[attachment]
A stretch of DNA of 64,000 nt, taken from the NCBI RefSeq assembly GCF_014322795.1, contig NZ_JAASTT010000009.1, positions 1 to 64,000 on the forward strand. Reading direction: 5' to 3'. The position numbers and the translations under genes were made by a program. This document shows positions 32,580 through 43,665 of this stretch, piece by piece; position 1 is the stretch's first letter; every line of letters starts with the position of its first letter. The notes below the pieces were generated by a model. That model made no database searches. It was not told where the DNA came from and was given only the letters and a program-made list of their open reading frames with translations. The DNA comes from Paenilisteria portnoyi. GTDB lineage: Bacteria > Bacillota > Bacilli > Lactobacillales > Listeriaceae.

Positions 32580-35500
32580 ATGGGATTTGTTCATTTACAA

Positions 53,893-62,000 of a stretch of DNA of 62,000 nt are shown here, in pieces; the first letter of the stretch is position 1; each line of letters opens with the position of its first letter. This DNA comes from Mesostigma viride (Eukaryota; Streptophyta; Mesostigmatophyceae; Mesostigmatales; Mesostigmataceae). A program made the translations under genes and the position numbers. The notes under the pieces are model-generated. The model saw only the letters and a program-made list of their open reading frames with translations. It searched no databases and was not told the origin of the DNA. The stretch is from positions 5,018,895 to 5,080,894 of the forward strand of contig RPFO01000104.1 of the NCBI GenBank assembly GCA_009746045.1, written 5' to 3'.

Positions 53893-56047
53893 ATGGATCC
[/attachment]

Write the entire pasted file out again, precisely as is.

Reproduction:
A stretch of DNA of 64,000 nt, taken from the NCBI RefSeq assembly GCF_014322795.1, contig NZ_JAASTT010000009.1, positions 1 to 64,000 on the forward strand. Reading direction: 5' to 3'. The position numbers and the translations under genes were made by a program. This document shows positions 32,580 through 43,665 of this stretch, piece by piece; position 1 is the stretch's first letter; every line of letters starts with the position of its first letter. The notes below the pieces were generated by a model. That model made no database searches. It was not told where the DNA came from and was given only the letters and a program-made list of their open reading frames with translations. The DNA comes from Paenilisteria portnoyi. GTDB lineage: Bacteria > Bacillota > Bacilli > Lactobacillales > Listeriaceae.

Positions 32580-35500
32580 ATGGGATTTGTTCATTTACAA

Positions 53,893-62,000 of a stretch of DNA of 62,000 nt are shown here, in pieces; the first letter of the stretch is position 1; each line of letters opens with the position of its first letter. This DNA comes from Mesostigma viride (Eukaryota; Streptophyta; Mesostigmatophyceae; Mesostigmatales; Mesostigmataceae). A program made the translations under genes and the position numbers. The notes under the pieces are model-generated. The model saw only the letters and a program-made list of their open reading frames with translations. It searched no databases and was not told the origin of the DNA. The stretch is from positions 5,018,895 to 5,080,894 of the forward strand of contig RPFO01000104.1 of the NCBI GenBank assembly GCA_009746045.1, written 5' to 3'.

Positions 53893-56047
53893 ATGGATCC